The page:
THE Connecting Europe Express, a special train put together as part of the European Year of Rail, has departed Lisbon ahead of a five-week, 20,000km journey through more than 100 towns and cities in 26 countries before arriving in Paris on October 7.
“Rail has shaped our rich, common history,” says European commissioner for transport, Ms Adina Vălean. “But rail is also Europe’s future, our route to mitigating climate change and powering economic recovery from the pandemic, as we build a carbon-neutral transport sector. Over the coming weeks, the Connecting Europe Express will become a rolling conference, laboratory and forum for public debate on how to make rail the transport mode of choice for passengers and businesses alike.”
Due to the different gauges in Europe, the Connecting Europe Express will comprise three trains - the Iberian train, the Standard train and the Baltic train - that will meet along the route.
The coaches for the train have been provided by different European operators. Hungarian State Railways (MAV) has supplied a coach that will host a mobile exhibition organised by the European Climate, Infrastructure and Environment Executive Agency (Cinea) and the Shift2Rail Joint Undertaking, which will showcase the many existing technologies and innovations improving the rail experience and show how the EU supports infrastructure projects.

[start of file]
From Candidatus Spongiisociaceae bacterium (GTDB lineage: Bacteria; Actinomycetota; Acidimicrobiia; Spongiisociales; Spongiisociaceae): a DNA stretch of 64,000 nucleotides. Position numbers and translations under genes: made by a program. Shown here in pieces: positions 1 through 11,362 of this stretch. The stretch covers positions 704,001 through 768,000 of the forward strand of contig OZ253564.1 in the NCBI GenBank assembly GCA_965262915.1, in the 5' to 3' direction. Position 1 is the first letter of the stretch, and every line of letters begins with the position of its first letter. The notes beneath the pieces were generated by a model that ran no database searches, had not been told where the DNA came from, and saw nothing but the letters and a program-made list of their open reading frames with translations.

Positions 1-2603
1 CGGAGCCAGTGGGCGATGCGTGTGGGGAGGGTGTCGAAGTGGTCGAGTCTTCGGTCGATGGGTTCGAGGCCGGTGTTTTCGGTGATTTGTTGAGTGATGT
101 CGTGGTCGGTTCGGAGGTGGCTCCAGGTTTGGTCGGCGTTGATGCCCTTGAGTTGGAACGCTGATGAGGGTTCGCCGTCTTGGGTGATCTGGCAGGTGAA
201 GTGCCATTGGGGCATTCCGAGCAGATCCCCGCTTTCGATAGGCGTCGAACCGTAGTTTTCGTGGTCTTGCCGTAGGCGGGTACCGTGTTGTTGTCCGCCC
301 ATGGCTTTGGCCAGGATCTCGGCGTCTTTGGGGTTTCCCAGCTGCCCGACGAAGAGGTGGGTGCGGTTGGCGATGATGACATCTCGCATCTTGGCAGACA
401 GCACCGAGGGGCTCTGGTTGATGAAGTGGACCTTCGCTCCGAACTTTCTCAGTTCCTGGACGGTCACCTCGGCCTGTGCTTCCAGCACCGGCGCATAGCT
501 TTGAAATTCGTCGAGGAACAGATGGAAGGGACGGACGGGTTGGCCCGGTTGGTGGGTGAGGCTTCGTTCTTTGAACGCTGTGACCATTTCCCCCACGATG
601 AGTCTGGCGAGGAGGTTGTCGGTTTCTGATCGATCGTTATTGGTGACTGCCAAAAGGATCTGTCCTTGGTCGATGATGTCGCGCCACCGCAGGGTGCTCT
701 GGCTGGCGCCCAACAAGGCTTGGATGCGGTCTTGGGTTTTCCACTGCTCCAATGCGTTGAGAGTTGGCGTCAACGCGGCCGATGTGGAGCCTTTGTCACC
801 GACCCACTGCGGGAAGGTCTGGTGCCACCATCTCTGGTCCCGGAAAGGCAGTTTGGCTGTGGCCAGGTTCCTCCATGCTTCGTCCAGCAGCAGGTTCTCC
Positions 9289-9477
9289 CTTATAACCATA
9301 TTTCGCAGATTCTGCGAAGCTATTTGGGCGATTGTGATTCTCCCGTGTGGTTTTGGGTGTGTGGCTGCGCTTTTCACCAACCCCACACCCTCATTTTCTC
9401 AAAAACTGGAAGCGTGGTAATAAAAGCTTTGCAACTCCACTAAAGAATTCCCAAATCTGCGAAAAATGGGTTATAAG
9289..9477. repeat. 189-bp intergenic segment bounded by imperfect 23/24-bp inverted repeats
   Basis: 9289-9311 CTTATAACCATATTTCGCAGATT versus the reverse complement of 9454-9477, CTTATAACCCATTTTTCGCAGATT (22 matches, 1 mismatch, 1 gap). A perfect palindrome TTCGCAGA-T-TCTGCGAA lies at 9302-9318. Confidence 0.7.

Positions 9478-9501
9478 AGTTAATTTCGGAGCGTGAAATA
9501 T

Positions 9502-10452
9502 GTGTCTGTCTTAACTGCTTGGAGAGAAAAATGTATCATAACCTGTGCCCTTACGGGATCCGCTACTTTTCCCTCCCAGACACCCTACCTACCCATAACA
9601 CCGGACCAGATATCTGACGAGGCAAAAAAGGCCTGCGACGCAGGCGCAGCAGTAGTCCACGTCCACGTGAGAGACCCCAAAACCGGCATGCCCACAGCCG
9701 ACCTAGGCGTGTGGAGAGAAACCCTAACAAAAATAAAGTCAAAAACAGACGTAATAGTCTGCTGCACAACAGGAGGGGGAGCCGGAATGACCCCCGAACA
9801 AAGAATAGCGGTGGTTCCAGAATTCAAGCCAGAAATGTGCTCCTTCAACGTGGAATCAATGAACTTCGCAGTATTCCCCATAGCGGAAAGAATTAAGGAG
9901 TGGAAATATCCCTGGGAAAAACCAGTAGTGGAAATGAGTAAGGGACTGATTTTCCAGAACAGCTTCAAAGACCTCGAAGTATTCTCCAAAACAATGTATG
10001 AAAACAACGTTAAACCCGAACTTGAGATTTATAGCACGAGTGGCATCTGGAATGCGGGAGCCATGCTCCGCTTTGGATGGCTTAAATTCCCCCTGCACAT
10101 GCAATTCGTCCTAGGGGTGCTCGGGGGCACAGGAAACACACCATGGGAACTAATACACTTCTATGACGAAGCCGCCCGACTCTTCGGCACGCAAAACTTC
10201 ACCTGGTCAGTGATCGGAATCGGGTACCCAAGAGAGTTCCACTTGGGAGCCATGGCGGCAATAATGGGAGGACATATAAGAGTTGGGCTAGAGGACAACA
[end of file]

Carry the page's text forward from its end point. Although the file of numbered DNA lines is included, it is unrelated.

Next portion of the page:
A conference coach provided by French National Railways (SNCF), two standard seating coaches provided by German Rail (DB) and Swiss Federal Railways (SBB), a dining car from Italian State Railways (FS) and a sleeping car from Austrian Federal Railways (ÖBB) will complete the Standard train. The 1668mm-gauge Iberian train travelling through Portugal and Spain has been provided by Spanish operator Renfe, while Lithuanian Railways (LTG) is operating the 1520mm-gauge Baltic train.
The Connecting Europe Express is the result of unique cooperation between the European Commission and the Community of European Railway and Infrastructure Companies (CER), operators, infrastructure managers and numerous other partners at European Union (EU) and local level. Along the route, various events are planned to welcome the train at stations across Europe. People can also follow debates happening on board as well as conferences on EU infrastructure policy and the role of the Trans-European Transport Network (TEN-T), that will be live streamed via the event website from Lisbon, Bucharest, Berlin and Bettembourg.
CER will also welcome the train in Gdansk, Poland, where rail CEOs will gather for the CER annual general assembly hosted by Polish State Railways (PKP). Members of the European Parliament and representatives of Erasmus by Rail have also been invited to join an event in Strasbourg during plenary week, organised in collaboration with SNCF, which will focus on the topics of youth, rail and sustainability.
“The Connecting Europe Express is impressive proof of the success of the European Year of Rail, at the same time it points out our joint challenges ahead,” says CER chair and ÖBB CEO, Mr Andreas Matthä. “CER members are committed to make the green deal a success. A strong European railway sector is vital for achieving the EU climate targets. Currently there are too many technical barriers in cross-border rail transport and it is very complex to run a train across national borders in Europe. We need to continue to shift freight from road to rail, provide efficient services for daily commuters and expand international long-distance passenger rail transport with day and night services. I am convinced that the Connecting Europe Express will raise awareness of these challenges.”